"Now here are some of the facts papers like the Post and the Times routinely omit:

" * While Espy, charged under a corrupt law that makes conviction, was acquitted, Tyson Foods copped a plea in the same case, paying $6 million in  fines and serving four years' probation. The charge: that Tyson had illegally offered Espy $12,000 in airplane rides, football tickets and other payoffs. Espy got off because the law makes it easier to convict a briber than a bribee. As the Washington Times put it, `Intent by the companies who gave him the gifts did not matter in the decision.'

" * In the Espy investigation, Smaltz obtained 15 convictions and collected over $11 million in fines and civil penalties. Offenses for which convictions were obtained included false statements, concealing money from prohibited sources, illegal gratuities, illegal contributions, falsifying  records, interstate transportation of stolen property, money laundering, and illegal receipt of USDA subsidies.

" * Schaffer was convicted under the stricter provisions of the Meat  Inspection Act. The charge: illegal gifts of $8,500 to Espy.

" * Janet Reno blocked Smaltz from pursuing leads aimed at allegations of  major drug trafficking in Arkansas and payoffs to the then governor of the state, W.J. Clinton.

" * Espy was made ag secretary only after being flown to Arkansas to get the approval of Don Tyson. In office, Espy backtracked on tougher chicken contamination standards.

" * Although the precise number of food poisoning cases is impossible to come by, U.S. officials say the reported cases of chicken poisoning rose three-fold between 1988 and 1992.

"In short, Espy received more than $20,000 in payoffs from a company that among other things, does so much business with the feds that its fine amounts to just 3% of its annual government contracts."

For a free trial subscription to both Smith's bi-monthly hard copy edition and his regular e-mail updates send e-mail and terrestrial address to

1312 18th St NW (5th Floor)
Washington DC 20036
202-835-0770 Fax: 202-835-0779
Editor: Sam Smith


After a teenager was killed at an Arkansas Tyson Foods plant and a young worker was injured in a company-owned Missouri plant, the U.S. Department of Labor has fined  the nation's largest poultry producer nearly $60,000 for child labor law violations, according to the Dow Jones Newswire.

In the Arkansas case, Labor Department investigators said 15-year-old Juan Alderete of San Felipe, Mexico, was electrocuted when he walked into a ventilating fan while chasing chickens late one night last April. The Labor Department said he should not have been working so late or in a job that hazardous. In the Missouri case, a teenage worker seriously injured both his legs when he slipped and fell into an auger. He suffered severe nerve damage and second-degree burns.

The Labor Department also said a 15-year-old and two 14-year-olds were found to be working at the Missouri plant illegally.

Tyson Foods spokesman Archie Schaffer (see above story) said he had not heard of the fines and could not comment immediately. The company has 15 days to request a hearing before an administrative law judge.


Alarmed over the growing corporate concentration in agribusiness and recognizing that such concentration is seen by family farmers and farm organizations as agriculture's number one problem today, Senator Paul Wellstone (Dem.- Minnesota) has introduced the Agribusiness Merger Moratorium Act of 1999.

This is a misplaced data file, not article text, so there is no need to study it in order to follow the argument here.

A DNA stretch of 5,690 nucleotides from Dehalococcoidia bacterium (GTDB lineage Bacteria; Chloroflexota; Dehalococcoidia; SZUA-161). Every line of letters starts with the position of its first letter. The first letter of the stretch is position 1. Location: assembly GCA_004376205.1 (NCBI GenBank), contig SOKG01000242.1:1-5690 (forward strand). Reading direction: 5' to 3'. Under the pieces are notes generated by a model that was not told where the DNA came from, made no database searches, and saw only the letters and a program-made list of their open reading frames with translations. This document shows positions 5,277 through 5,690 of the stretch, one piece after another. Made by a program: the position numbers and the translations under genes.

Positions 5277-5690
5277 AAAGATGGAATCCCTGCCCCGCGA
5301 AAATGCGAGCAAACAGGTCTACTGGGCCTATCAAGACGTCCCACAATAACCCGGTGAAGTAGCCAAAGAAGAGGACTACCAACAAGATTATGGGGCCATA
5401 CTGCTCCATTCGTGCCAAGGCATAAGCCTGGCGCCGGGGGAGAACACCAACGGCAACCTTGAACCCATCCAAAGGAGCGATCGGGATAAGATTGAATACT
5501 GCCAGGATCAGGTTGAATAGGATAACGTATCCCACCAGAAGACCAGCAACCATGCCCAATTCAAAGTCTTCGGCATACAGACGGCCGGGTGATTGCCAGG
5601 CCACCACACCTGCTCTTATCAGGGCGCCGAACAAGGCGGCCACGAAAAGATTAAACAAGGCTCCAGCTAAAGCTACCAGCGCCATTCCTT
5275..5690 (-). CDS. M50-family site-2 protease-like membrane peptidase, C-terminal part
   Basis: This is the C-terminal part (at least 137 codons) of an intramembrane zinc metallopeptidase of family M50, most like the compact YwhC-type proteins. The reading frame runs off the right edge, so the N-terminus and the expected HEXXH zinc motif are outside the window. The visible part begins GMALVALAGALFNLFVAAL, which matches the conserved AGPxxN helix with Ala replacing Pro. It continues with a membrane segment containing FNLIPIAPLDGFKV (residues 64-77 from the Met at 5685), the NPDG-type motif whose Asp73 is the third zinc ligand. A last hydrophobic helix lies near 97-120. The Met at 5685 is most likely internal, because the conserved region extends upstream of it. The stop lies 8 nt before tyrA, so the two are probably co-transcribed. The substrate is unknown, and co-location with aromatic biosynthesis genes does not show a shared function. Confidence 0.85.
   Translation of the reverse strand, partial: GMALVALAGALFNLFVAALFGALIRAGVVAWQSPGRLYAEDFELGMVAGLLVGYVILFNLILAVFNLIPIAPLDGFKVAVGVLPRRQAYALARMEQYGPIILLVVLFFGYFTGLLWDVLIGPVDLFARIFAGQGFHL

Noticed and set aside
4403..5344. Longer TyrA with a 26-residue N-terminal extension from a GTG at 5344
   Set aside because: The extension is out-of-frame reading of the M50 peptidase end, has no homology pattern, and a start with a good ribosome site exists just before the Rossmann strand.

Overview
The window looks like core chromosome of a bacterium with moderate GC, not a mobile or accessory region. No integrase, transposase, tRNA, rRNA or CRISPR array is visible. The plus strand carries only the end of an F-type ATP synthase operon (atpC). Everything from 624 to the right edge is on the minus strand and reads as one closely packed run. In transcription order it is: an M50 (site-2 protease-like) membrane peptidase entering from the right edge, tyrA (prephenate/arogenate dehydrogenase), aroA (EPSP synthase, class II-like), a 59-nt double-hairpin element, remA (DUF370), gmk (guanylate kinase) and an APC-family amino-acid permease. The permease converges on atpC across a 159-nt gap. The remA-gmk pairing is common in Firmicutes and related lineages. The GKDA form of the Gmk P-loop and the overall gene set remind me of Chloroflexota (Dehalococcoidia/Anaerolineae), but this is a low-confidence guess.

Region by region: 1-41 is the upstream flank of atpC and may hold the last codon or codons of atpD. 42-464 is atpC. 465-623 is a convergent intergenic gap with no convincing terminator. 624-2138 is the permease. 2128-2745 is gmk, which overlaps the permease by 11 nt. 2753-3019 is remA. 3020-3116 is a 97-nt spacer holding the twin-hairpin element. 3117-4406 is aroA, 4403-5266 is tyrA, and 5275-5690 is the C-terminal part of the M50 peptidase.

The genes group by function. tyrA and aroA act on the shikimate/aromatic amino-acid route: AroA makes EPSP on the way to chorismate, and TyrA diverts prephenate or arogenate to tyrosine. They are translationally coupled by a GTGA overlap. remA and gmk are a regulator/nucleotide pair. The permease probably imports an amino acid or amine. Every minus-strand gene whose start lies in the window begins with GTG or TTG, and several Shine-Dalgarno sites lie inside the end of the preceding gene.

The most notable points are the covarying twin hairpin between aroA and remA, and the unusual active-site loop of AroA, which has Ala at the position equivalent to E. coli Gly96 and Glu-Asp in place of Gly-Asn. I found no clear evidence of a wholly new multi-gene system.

Wellstone's legislation, co-sponsored by Senators Byron Dorgan (Dem.- North Dakota), Tom Daschle (Dem.- South Dakota), Tom Harkin (Dem.- Iowa),  Russ Feingold (Dem.- Wisconsin)  and Tim Johnson (Dem.- South Dakota) would impose a moratorium on mergers and acquisitions among agribusinesses with annual net revenue or assets of more than $100 million for one party, and $10 million for the other. The moratorium would remain in effect for 18 months, or until Congress enacts legislation to address the problem of concentration in agriculture, whichever occurs first.

The legislation also establishes a federal review commission to study and make additional legislative recommendations regarding concentration in agriculture.The commission will be designed "to study the nature and the consequences of this concentration in the agricultural sector and make recommendations for reform of our antitrust laws so that we can put some free enterprise back into the food industry," Wellstone emphasizes. The commission would consist of 12 members including four farmers. Members would be appointed by the leadership of both houses.

"The current system is failing America's family farmers, that's certain," says Wellstone. "We need to restore competition to the marketplace by reversing the trend towards concentration and by putting a stop to anti-competitive practices in the agricultural sector. Until Congress develops a long-term solution to this problem, we need immediate action in the form of a moratorium on new mergers and acquisitions among large agribusinesses. While a long-term solution to the growing problem of concentration in agriculture may take time to enact, Congress can and must take action now."

The recent increase in merger and acquisition activity such as Cargill acquiring Continental Grain's grain merchandising division, Smithfield Foods buying up Murphy Family Farms and Tyson Foods Pork Group, Farmland Industries and Cenex merging, Monsanto's purchase of Dekalb and its pending acquisition of Delta Pine & Land Co., DuPont's purchase of Pioneer Hi-Bred, the Union Pacific and Southern Pacific Railroad merger, and a pending deal between farm implement manufacturers New Holland and Case and anti-competitive practices such as Archer Daniels Midland (ADM) pleading guilty to price fixing in the feed additive market has all undermined the marketplace competition farmers depend upon to get a fair price for their production.